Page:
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New Commanding Officer at the Helm of USCGC Legare

Greenwood is arriving from Washington, D.C., where he served as a Federal Executive Fellow at The Brookings Institution.

Cmdr. Jeremy Greenwood relieved Cmdr. Malcolm Belt as the commanding officer of USCGC Legare (WMEC 912), during a formal change of command ceremony at the unit, Tuesday.

Capt. Brian Anderson, chief of operations for the U.S. Coast Guard Atlantic Area, presided over the ceremony.

“When cuttermen talk about how much they love going to sea, it is not only the beautiful sunsets, going too far off lands, or the sea stories of battling storms, saving lives, and busting bad guys that fuel their passions,” Belt. “That is not what fuels a cutterman’s passion. It is not what fuel’s my passion for this crew and this ship. More than anything, it is the crew and the people you serve with while doing all those things which truly capture the heart of a cutterman. Legare you have captured my heart, I am extremely proud of you and honored to have been able to watch you do it all.”

Belt will report for duty as the Naval Engineering Department head at Base Charleston. Of note, during Belt’s time on the Legare, he and his crew completed four patrols in the Eastern Pacific and one in the Caribbean, supporting District Eleven, District Seven, and Joint Interagency Task Force South in combating the trafficking of illicit narcotics on the high seas. During the 2020 Eastern Pacific deployment, Belt and his crew supported the U.S. Navy’s 4th Fleet as the sole U.S. Coast Guard asset in UNITAS LXI, the longest-running annual international cooperative military exercise, off the coast of Manta, Ecuador.

Belt reported to the Legare after serving as the Coast Guard detachment lead at the U.S. Navy’s commander, Operational Test and Evaluation Forces in Norfolk, Virginia. His afloat tours include USCGC Northland (WMEC 904), USCGC Forward (WMEC 911), and USCGC Gallatin (WHEC 721). Other shoreside tours include Surface Forces Logistics Center, Small Boat Product Line; Surface Force Logistics Center, Icebreaker, Buoy, and Construction Tender Product Line; Coast Guard Headquarters, Office of Naval Engineering (CG-45) and Maintenance and Logistics Command Atlantic, Vessel Repair Division. Belt is a 2002 U.S. Coast Guard Academy graduate with two master’s degrees in engineering from the University of Michigan.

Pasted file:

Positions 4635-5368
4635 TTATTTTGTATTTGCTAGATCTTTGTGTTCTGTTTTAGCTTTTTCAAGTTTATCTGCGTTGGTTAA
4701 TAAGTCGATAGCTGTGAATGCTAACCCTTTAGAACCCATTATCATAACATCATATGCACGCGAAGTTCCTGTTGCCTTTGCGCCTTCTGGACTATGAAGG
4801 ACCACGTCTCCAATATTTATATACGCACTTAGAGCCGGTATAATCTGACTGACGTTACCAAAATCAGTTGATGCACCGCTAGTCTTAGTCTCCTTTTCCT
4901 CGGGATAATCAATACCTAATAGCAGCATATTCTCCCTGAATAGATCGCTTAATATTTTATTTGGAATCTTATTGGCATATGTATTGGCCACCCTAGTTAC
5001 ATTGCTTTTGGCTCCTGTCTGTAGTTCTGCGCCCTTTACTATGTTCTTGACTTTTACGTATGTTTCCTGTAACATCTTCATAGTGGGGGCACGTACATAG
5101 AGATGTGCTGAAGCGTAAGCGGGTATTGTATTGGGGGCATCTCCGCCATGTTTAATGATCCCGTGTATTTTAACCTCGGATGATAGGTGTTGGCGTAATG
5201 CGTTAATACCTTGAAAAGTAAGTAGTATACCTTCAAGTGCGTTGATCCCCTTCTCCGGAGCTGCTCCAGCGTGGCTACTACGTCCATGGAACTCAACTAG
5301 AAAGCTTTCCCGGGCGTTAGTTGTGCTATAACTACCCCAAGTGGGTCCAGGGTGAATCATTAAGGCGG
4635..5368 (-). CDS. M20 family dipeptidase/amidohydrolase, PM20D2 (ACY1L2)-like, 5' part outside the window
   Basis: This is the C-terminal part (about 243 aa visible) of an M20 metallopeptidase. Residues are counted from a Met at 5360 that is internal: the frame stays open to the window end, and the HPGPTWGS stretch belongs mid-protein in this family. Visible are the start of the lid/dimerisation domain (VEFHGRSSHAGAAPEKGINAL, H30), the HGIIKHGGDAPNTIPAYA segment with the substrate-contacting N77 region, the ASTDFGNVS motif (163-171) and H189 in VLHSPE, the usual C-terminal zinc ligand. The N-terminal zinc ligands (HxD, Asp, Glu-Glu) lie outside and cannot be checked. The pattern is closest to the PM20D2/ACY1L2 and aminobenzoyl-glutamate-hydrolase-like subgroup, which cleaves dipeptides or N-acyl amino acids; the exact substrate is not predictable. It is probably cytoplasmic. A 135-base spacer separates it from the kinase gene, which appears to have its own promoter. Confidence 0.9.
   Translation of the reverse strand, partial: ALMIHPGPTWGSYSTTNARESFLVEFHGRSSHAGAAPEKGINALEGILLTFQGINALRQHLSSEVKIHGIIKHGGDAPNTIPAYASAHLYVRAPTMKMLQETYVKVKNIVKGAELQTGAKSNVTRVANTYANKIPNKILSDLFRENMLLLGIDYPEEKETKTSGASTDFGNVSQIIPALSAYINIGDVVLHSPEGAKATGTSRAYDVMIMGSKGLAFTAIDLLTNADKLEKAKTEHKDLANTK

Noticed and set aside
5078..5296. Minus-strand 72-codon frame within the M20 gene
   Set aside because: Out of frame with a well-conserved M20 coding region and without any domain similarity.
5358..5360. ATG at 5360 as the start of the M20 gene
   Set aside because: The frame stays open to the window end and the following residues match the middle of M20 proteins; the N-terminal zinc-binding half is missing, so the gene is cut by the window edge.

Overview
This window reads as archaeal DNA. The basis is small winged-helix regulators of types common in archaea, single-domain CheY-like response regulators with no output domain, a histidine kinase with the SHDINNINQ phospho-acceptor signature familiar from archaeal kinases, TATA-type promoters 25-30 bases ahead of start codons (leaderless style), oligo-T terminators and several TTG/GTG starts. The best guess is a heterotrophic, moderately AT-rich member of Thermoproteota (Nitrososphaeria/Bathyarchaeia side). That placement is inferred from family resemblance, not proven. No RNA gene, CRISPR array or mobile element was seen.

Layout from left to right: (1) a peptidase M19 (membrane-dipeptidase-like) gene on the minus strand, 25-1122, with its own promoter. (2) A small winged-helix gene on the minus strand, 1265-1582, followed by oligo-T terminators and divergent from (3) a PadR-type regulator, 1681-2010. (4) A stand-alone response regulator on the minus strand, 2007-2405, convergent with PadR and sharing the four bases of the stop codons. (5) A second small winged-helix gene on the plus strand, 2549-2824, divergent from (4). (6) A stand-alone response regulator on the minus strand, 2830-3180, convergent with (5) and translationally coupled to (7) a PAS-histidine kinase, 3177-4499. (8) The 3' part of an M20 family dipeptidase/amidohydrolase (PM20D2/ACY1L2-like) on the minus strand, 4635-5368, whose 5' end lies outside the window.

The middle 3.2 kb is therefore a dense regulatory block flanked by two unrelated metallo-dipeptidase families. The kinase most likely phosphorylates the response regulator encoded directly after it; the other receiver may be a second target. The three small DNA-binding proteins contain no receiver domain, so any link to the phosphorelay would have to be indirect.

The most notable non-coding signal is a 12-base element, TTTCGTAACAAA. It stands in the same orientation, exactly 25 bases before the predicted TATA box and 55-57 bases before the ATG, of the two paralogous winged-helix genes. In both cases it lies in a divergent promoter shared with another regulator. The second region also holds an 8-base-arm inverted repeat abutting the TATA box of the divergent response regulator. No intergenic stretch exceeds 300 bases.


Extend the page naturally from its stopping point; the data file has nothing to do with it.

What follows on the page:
Greenwood is arriving from Washington, D.C., where he served as a Federal Executive Fellow at The Brookings Institution. He was a part of the Coast Guard’s Senior Education and Fellowship program. Greenwood has published extensively on Coast Guard operations and their impact on U.S. foreign relations.

Greenwood graduated from the U.S. Coast Guard Academy in 2004. Following the Coast Guard Academy, he served aboard the USCGC Jarvis (WHEC 725) in Honolulu. Greenwood also received a Juris Doctor from Tulane University Law School in New Orleans with a specialty certificate in admiralty law. He is a member in good standing of the Florida State Bar, the Court of Appeals for the Armed Forces, and the U.S. Supreme Court.

“Jeremy, Legare is going to be 32 years old in just a few months,” Belt added. “The prime of her life for a Coast Guard cutter, maybe perhaps a little over the hill. And this crew is, in my biased opinion, the best you will ever have. They will serve the country, the Coast Guard, the ship, and you well. I know you will do the same for them.”

This change of command comes at the heels of a very successful patrol in the Eastern Pacific. Legare crew worked with U.S. Customs and Border Protection, the U.S. Drug Enforcement Administration, and other partner nation agencies to interdict over $171 million of illicit narcotics. During this deployment, the crew patrolled over 19,500 miles, stopped six go-fast vessels with over 13,500 lbs of illegal narcotics, and detained 17 smugglers. Legare’s team also demonstrated the service’s multi-mission capability and assisted eight Colombian fishers whose vessel was adrift more than 100 nautical miles from shore.

The change of command ceremony is a time-honored tradition and formal ritual conducted before the assembled company of a command to confirm to the unit’s men and women that the authority of command is maintained. The ceremony is a transfer of total responsibility, authority, and accountability from one individual to another.

Read more at USCG

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